Fish for breakfast is something we don't have usually in Chicago, so I had the fillets of Plaice, a sweet, flaky type of fish, along with two poached eggs for breakfast. I forgo coffee in Ireland as the Irish know how to make a serious pot of tea. I also drink it Irish style, which is with a good pour of milk (unfortunately no half and half here) and a spoonful of sugar. That is enough to keep me running until dinner.
I decided to explore Ennis and was really taken with the town. The streets are crammed with a variety of shops, from antique dealers to Chinese acupuncturists. The butcher shops are filled with various cuts of meats and the market stalls were hawking fresh carrots and Irish potatoes alongside Spanish oranges and lemons. The streets are terribly narrow and wind and curve much like a cow path would. For that is what they originally were, and one would be hard pressed to get anything bigger than a Honda CRV down them. So it is a walking world, which makes it a people world, which makes it an interactive world. You literally are strolling with strangers and if not in conversation, you at least look them in the eye and smile.
Stopping back at the hotel, I saw that the FitzGerald reunion was in full swing. Cousins from England had come over to meet Brian's American cousins and family. What brought them together was very interesting. If it had not been for our playing St. Joseph Island in Ontario, Canada, the reunion may not have occurred.
On one of our trips to the island, there was an article written about Brian's and my Canadian roots. Brian's great, great, great grandfather was an Irish soldier fighting in the British army during the War of 1812 against the Americans. He was a courier for the brilliant tactician General Brock. During the storming of the American Fort Niagara on December, 19, 1814, Garrett FitzGerald, from Limerick, Ireland, came into possession of a prayer book. Family history was recorded in it and somehow, over the years, it was lost to the family. A rare books auction house in London received the book and while googling the provenance of the book, came across the article about Switchback's Canadian roots. They contacted Brian, who in turn contacted his Uncle Art, the family historian. The English side was also contacted and together the extended family purchased their family book back. There it was, carefully set on the table. I touched the old leather cover and took a photo of the inside inscription. How amazing that this occurred!
The Burren is a part of Ireland that is bereft of topsoil and instead is covered with a cracked shell of porous limestone. This limestone will filter rainwater deep within it and so there are many caves and underground streams that proliferate below the lunar landscape. Between the fissures is what topsoil has been deposited, and because of the fissures and the bare stone, the sun heats the rock and plants thrive deep through winter. It also allows alpine and Mediterranean species to grow next to each other.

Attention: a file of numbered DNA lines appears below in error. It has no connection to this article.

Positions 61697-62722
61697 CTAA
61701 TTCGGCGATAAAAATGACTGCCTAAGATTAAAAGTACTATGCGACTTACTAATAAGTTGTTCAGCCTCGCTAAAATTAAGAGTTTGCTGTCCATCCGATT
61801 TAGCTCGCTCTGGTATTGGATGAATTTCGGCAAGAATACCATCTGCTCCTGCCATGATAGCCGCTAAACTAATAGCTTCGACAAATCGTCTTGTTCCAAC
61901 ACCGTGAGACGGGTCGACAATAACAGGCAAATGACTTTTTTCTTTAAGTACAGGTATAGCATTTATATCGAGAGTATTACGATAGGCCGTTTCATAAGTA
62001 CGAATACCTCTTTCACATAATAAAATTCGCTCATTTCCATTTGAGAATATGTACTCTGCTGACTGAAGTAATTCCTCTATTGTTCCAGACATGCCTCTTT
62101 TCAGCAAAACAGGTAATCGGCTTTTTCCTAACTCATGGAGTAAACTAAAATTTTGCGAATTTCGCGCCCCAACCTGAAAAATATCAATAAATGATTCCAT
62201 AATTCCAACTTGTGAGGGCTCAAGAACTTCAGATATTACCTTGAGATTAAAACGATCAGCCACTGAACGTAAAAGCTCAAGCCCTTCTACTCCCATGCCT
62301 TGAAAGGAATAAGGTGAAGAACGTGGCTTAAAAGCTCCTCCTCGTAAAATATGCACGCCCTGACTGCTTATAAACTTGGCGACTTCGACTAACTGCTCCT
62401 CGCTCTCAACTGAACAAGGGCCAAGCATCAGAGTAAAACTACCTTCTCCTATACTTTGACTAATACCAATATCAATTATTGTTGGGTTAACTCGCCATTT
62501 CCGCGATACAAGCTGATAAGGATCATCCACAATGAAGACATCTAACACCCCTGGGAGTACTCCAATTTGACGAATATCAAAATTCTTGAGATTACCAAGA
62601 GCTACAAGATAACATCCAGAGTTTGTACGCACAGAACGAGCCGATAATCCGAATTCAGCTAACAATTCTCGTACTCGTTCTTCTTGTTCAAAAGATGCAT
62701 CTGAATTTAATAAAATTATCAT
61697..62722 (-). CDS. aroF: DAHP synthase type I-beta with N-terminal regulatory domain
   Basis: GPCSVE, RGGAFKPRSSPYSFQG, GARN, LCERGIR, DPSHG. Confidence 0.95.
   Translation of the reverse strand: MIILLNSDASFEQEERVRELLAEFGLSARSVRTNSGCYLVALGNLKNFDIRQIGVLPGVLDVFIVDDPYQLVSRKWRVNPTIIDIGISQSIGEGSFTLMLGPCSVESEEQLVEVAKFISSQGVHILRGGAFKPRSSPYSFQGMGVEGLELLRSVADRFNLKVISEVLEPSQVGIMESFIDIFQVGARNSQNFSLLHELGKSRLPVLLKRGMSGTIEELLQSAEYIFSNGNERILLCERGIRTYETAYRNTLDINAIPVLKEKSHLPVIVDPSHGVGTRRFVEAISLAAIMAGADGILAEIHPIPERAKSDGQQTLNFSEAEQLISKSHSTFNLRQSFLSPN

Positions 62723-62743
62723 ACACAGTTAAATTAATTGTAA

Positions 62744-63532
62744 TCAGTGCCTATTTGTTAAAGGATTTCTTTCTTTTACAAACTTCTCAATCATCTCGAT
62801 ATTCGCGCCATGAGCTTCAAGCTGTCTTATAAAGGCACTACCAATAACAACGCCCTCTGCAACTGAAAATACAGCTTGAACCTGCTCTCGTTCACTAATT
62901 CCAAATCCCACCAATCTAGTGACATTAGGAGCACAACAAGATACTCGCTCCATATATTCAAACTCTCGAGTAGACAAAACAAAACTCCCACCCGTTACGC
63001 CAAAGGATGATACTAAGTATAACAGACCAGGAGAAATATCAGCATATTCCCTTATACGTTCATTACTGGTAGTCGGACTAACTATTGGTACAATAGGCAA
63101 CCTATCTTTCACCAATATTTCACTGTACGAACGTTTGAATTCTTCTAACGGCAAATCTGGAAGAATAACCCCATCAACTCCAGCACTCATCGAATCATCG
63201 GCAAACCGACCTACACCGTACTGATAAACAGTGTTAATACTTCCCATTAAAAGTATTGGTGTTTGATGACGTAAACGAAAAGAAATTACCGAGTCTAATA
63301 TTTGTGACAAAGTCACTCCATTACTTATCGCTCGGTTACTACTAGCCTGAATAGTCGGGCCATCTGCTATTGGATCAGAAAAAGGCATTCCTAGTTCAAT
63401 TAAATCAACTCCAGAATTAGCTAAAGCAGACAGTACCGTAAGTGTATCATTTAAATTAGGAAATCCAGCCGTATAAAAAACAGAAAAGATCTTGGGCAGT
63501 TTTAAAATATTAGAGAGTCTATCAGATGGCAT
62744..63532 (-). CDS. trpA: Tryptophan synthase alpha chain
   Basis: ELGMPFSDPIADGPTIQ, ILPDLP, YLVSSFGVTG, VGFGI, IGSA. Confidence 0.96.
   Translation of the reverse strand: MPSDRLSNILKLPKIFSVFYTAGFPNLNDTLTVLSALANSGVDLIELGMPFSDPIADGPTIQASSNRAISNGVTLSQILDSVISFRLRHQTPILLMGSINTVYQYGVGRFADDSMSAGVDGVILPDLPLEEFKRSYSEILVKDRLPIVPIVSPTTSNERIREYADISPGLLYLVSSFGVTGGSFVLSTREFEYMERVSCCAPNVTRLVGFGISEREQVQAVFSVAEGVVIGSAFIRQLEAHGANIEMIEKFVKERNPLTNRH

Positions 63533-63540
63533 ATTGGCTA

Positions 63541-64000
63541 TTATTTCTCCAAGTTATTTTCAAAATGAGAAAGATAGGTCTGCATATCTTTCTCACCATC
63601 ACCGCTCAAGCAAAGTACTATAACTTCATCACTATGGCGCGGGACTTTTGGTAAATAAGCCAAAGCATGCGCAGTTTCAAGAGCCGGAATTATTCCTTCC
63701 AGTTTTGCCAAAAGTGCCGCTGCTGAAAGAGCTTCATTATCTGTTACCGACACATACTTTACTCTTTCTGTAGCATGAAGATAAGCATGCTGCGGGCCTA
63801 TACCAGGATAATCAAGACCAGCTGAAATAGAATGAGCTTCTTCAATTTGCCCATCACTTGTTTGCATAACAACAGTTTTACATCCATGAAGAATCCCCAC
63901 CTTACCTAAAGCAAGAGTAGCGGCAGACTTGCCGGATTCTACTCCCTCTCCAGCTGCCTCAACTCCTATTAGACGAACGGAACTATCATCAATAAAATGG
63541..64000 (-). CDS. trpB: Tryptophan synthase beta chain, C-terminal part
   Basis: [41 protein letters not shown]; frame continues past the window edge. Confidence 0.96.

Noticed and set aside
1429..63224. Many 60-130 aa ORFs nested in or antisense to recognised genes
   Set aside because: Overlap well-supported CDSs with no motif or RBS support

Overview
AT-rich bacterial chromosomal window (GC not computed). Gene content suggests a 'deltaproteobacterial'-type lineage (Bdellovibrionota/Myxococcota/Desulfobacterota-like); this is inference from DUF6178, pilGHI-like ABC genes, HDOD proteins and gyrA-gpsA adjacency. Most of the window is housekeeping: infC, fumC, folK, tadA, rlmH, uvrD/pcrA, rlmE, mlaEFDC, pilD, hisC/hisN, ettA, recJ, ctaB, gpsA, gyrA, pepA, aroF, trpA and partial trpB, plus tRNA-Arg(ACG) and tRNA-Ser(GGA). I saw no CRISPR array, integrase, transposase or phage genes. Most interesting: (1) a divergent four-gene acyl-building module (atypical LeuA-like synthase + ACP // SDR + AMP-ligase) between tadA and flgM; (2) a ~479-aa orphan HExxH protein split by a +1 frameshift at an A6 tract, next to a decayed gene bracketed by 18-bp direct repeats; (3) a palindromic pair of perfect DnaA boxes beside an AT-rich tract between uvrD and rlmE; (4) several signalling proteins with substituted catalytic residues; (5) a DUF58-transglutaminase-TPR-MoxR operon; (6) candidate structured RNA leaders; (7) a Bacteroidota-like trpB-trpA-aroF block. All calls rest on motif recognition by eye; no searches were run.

Mick had been teaching the tour group about the fairy forts. These circular indentations are actually the remains of early Bronze Age settlements. Much like the Hopewell Indian palisades that are found in the Midwestern US, these are beamed earthen circles that had a wooden palisade upon it. Huts would be built inside to house extended families, and at night, the cattle, sheep and pigs. About 45,000 of these are found in Ireland. The family farm of Bolinree had one such fort. Over time people forgot the true purpose and instead equated them with fairy forts, or more specifically, the portals between the land of the "Sidhe" (pronounced Shee), or fairies, and our world. Mick brought us out to one such fort and we carefully walked inside and examined the interior. Offerings were left on a mound in the middle; bird feathers, coins, strings and ribbons and the inexplicable presence of one of those plastic dental floss things. We posed for a picture and I left a coin for the Sidhe to make sure they wouldn't give us a flat on the way back. Mick did relate a story of how a woman on a recent tour that his friend was driving brought back to the coach a sprig taken from a fairy tree in the middle of a ring fort. Even though the driver was a keen sceptic, he nonetheless told the woman to bring it back as he would not allow it on the coach. That night the tour group got the keys to their rooms. All the key cards failed in the doors. Once that got straightened out, the woman who took the sprig woke up to find that a tub above her room leaked a perfect stream of water into her open suitcase during the night, completely soaking everything inside. The Sidhe? You decide.
while the rest of us will continue on for the "dessert tour" in Scotland!
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